The Seagull's Laughter
The Seagull's Laughter (Icelandic: Mávahlátur) is a 2001 Icelandic film directed by Ágúst Guðmundsson. It stars Ugla Egilsdóttir as Agga, an orphaned pre-teen distrusting of her cousin Freyja, played by Margrét Vilhjálmsdóttir, who turns heads on her return from America, no longer the chubby teen that the Icelandic townspeople remember.
Set around 1950, the story portrays a pivotal moment in Iceland’s recent history: newly independent, with the legacy of the Second World War still prominent, Iceland is modernising and internationalising. The film is set in Hafnarfjörður, now effectively a suburb of Reykjavík, then a fishing town outside it. It is a close adaptation of the novel Mávahlátur by Kristín Marja Baldursdóttir, published in 1995 by Mál og menning.
The story is set around the 1950s, not very long after Iceland's independence from Denmark. The arrival of modernity in Iceland, including democracy, feminism, and new technologies and fashions, is an implicit theme throughout the text.
The narrative is presented from the perspective of Agga (played by Ugla Egilsdóttir), who during the three or so years covered by the story goes from being a pre-teen girl to being a young woman. The main agent in the story, however, is Agga's older step-cousin Freyja (played by Margrét Vilhjálmsdóttir). Freyja returns to Iceland from America after her American army officer husband died of heart attack two months before. Freyja, who is dressed in American clothing, brought back 7 luggages of clothes with her from America, and amazes her Icelandic family - Agga's grandmother and her aunts Ninna and Dódó - with her clothes, perfumes, and her having a fridge in America. Agga becomes suspicious, suspecting that Freyja is an evil woman or indeed a witch, and should be sent back to America. However, no one believes her.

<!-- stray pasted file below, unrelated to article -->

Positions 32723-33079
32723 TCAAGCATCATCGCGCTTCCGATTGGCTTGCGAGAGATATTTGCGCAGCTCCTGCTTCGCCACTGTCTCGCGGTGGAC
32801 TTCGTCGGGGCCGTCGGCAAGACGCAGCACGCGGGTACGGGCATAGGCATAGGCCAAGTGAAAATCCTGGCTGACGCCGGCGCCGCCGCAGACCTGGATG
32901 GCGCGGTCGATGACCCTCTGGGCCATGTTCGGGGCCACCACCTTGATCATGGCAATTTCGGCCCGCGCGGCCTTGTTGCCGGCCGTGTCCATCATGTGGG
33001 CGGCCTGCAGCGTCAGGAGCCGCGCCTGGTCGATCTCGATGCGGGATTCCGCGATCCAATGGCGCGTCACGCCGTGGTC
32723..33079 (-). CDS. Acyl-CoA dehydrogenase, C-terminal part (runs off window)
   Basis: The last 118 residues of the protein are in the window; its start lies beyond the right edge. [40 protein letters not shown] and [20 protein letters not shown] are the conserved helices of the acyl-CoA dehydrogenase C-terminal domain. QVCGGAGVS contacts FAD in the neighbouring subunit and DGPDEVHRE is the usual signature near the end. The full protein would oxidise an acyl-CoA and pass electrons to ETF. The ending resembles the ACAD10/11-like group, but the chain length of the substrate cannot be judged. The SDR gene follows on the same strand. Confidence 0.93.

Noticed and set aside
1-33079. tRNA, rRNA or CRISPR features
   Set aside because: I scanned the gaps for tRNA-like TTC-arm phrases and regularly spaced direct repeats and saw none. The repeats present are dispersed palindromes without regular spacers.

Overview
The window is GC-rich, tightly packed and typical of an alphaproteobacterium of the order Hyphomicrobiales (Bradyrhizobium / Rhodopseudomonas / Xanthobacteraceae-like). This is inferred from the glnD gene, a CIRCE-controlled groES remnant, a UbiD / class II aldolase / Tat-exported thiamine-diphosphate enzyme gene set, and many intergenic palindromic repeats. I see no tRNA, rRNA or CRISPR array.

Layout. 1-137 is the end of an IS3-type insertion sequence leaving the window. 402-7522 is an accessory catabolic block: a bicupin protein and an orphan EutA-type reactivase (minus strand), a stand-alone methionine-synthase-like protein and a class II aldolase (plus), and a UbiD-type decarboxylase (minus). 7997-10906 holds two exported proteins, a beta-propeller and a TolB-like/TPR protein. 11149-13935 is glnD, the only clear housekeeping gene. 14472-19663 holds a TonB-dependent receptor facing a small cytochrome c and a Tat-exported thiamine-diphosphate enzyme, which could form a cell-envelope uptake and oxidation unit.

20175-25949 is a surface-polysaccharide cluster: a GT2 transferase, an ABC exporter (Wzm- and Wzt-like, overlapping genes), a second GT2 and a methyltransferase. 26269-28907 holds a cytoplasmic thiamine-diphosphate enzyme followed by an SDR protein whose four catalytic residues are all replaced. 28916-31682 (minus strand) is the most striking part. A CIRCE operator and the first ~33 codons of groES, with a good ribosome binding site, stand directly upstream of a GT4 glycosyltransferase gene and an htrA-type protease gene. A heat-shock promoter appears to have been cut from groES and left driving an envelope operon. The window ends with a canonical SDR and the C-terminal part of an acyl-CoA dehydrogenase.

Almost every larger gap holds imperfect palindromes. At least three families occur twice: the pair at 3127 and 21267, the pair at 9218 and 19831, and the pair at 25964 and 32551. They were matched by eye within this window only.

Regardless of her suspicion, Agga told Dísa (played by Bára Lyngdal Magnúsdóttir) about Freyja's return. Dísa was excited about the news, so she ran to where Freyja is staying to meet her. The family of girls then tried on Freyja's clothes from America, and held a mini fashion show inside their house.
Agga then decided to report her suspicion to the local policeman Magnús (played by Hilmir Snær Guðnason), telling him that Freyja is heartless and evil, and that she is a liar. Magnús did not take Agga seriously, laughed her accusations off, and sent her out of the police station. With no one on her side, Agga began to follow Freyja, hoping to find out more about her. Freyja was found frequently visiting the rocks near the sea, disappearing behind the rocks and only reappearing many hours later. As Agga found the rocks intimidating, she dared not follow Freyja behind the rocks, and therefore no one knows what Freyja does behind the rocks.
Agga realizes that Magnús doesn't take her seriously because she is dressed as a child, after some difficulties with the other women in the house she obtains a trench coat; dressed like an adult she returns to the station where Magnús finally hears her out.
- Margrét Vilhjálmsdóttir as Freyja
- Ugla Egilsdóttir as Agga
- Heino Ferch as Björn Theodór
- Hilmir Snær Guðnason as Magnús
- Kristbjörg Kjeld as Amma
- Edda Björg Eyjólfsdóttir as Dódó
- Bára Lyngdal Magnúsdóttir as Dísa
- Eyvindur Erlendsson as Afi
- Guðlaug Elísabet Ólafsdóttir as Ninna
- Sigurveig Jónsdóttir as Kidda
- Diijá Mist Einarsdóttir as Emelía
- Halldóra Geirharðsdóttir as Birna
- Jónína Ólafsdóttir as Læknisfrúin
- Charlotte Bøving as Mette
- Benedikt Erlingsson as Hilli
- Arnar Jónsson as Syslumaður
- Anna Kristín Arngrímsdóttir as Syslumannsfrú
- Gunnar Hansson as Unnusti Dódóar
- Baldur Trausti Hreinsson as Gummi
- Guðmundur Ólafsson as Dr. Enok
- Theodór Júlíusson as Þórður Lögga
- Sigurður Skúlason as Jói Betu
- Gunnar Helgason as Gauji Sígrenjandi
- Halldór Magnússon as Tobbi Spritt
- Kjartan Ragnarsson as Prestur
- Jón Júlíusson as Póstur
- Valgeir Guðjónsson as Hijómsveitarstjóri
- Magnús Ragnarsson as Rödd Björns Theodórs
- Lísa Pálsdóttir as Konur Í Heimsókn
- "51 Countries In Race For Oscar". Academy of Motion Picture Arts and Sciences. 2001-11-19. Archived from the original on July 4, 2008. Retrieved 2008-08-12.
- "74th Academy Awards - Nominees and Winners". Academy of Motion Picture Arts and Sciences. Archived from the original on 2008-06-22. Retrieved 2008-08-07.